1. The function of Sociology as a science is to bring about that which is hidden. Pierre Bourdieu

Missouri Sociological Association

  1. Missouri Electronic Journal of Sociology - 2009 Archive


 

ISSUE 6

 

Perception of Impact of a Decade of Policy Initiatives among Missouri’s Medicaid Dental Providers

 Joe Squillace

Holly Phernetton

Saint Louis University

 Abstract: Access to oral health services by the low-income population is limited. The purpose of this study is to measure the impact of Missouri state policy changes designed to improve oral health care access in Missouri from the oral health care providers perspective. Over the past 10 years, a number of policy changes have occurred in Missouri to improve access to MoHealthNet dental services. The analysis explored the effects of a decade of policy changes on perception for dental practitioners participating in Medicaid/CHIP fee-for-service and managed care, focusing on the flow of legislative statutory change and budget appropriations to publicly funded oral health care services for low-income children and families. Policy changes in Missouri that were designed to increase participation in the program may have had very little effect.


ISSUE 3

 

Population Change of Missouri During the 20TH Century

 Ravindra Amonker

Ryan Burson

 Abstract: Population size and its distribution with respect to various geographical units are among the most important elements in the study of population. These elements are closely associated with the potential for population growth and decline, the economic situation, the age profile, and a variety of other population characteristics. Furthermore, extensive information on population size and distribution is vital if programs relating to agriculture, health, education, transportation, housing, urban renewal, law enforcement, and waste disposal are to be administered equitably. Finally, the facts about the number and distribution of inhabitants are most commonly needed for variety of research purposes. For example, social scientists compute indexes for criminality, births, deaths, marriage and divorce, based on the characteristics of the population. Administrators must have such information in order to determine how state and federal funds for various programs are apportioned among counties, states and other political subdivisions. The population of Missouri, as well as any specific area within its boundaries, is constantly changing. 

 

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ISSUE 4

 

Religious Effects on Levels of Family Functioning

 Kevin J. Coldwell

Southwest Missouri State University

Abstract: This study examines the effects of religion on family functioning levels. A survey of 87 university students was conducted to collect data on several aspects of religious participation and on family types and functions using the FACES II instrument. These data were then correlated. The results mirror previous findings as several religious factors play at least a small role in family functioning. Attendance at other religious activities and family prayer showed the greatest effects on levels of family functioning, while inter-religious support was negatively related to family functioning. Overall, a “rationing of religion” interpretation seems to explain the results as families which were neither over, nor under religious seem to have higher levels of family functioning.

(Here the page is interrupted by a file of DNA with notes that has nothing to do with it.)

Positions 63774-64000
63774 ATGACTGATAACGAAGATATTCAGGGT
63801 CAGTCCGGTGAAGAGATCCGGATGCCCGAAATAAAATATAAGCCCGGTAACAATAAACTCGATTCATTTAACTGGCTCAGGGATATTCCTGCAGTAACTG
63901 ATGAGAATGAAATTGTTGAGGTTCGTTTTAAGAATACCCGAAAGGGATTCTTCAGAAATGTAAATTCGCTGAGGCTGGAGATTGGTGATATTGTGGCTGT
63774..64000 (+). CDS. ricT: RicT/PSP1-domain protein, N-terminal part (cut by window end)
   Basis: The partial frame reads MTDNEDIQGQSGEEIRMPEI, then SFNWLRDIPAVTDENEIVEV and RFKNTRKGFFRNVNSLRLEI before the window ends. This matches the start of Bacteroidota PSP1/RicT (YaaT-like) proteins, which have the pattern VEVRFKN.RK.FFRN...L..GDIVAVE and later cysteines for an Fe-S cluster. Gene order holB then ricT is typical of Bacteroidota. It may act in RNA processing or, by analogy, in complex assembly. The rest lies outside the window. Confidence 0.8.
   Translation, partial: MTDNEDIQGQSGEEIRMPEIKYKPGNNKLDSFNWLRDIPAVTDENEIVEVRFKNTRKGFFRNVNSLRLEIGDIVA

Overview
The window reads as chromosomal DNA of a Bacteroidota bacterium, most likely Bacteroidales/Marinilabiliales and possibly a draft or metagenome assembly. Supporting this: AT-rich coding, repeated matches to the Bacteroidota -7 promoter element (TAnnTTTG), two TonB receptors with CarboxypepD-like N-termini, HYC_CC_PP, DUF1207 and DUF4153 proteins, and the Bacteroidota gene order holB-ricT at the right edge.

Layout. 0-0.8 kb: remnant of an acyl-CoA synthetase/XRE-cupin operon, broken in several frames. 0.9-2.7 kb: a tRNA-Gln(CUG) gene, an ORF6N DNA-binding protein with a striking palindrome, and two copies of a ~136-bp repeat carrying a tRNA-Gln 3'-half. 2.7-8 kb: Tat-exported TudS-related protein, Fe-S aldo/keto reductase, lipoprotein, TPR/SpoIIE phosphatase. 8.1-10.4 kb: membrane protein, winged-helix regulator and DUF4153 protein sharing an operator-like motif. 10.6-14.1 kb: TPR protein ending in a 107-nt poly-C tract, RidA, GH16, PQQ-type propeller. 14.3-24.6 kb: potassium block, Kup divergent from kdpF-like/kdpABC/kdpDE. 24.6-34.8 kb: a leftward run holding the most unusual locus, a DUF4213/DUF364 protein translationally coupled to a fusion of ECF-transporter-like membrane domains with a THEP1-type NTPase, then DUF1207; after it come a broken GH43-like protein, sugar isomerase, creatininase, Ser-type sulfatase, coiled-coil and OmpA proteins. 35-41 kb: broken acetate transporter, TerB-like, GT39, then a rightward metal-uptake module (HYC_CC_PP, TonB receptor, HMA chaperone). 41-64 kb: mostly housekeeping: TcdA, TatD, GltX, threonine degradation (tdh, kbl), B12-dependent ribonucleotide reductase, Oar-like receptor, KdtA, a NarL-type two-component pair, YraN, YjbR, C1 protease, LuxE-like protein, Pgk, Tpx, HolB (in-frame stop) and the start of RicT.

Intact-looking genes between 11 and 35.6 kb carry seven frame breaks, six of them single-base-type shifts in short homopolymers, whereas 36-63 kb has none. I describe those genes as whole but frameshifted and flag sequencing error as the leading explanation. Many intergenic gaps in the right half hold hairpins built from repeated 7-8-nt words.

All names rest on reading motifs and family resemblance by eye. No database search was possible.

ISSUE 5

 

Urban and Rural Populations of Missouri

 Gary Brinker

Ravindra Amonker

Southwest Missouri State University

 

Abstract: This paper describes three trends that have characterized the geographic distribution of Missouri's population. One has been the rural-to-urban shift of the population, which was driven by the industrialization of our nation’s economy during the 19th and early 20th centuries. The mechanization of agricultural production in rural areas and concurrent proliferation of industrial production in urban areas provided the push/pull forces that strongly motivated rural Missourians to migrate to urban areas. The second has been the subsequent deconcentration of the metropolitan population, commonly known as the suburbanization. This trend was driven by the building of roads and freeways, low cost mortgage loans provided by the GI housing bill, expansion of the economy, dissatisfaction with city life, and the popular appeal of small town life. The third has been the movement of people from metropolitan to nonmetropolitan areas, known as the rural renaissance. This movement has been attributed to expansion of the economy into rural areas, preference for living and retiring for in a small town, improved transportation and communication infrastructure and availability of urban amenities in the rural environment. A comparative analysis of the urban and rural areas of Missouri shows how these migration dynamics have effected the demographic compositions of each.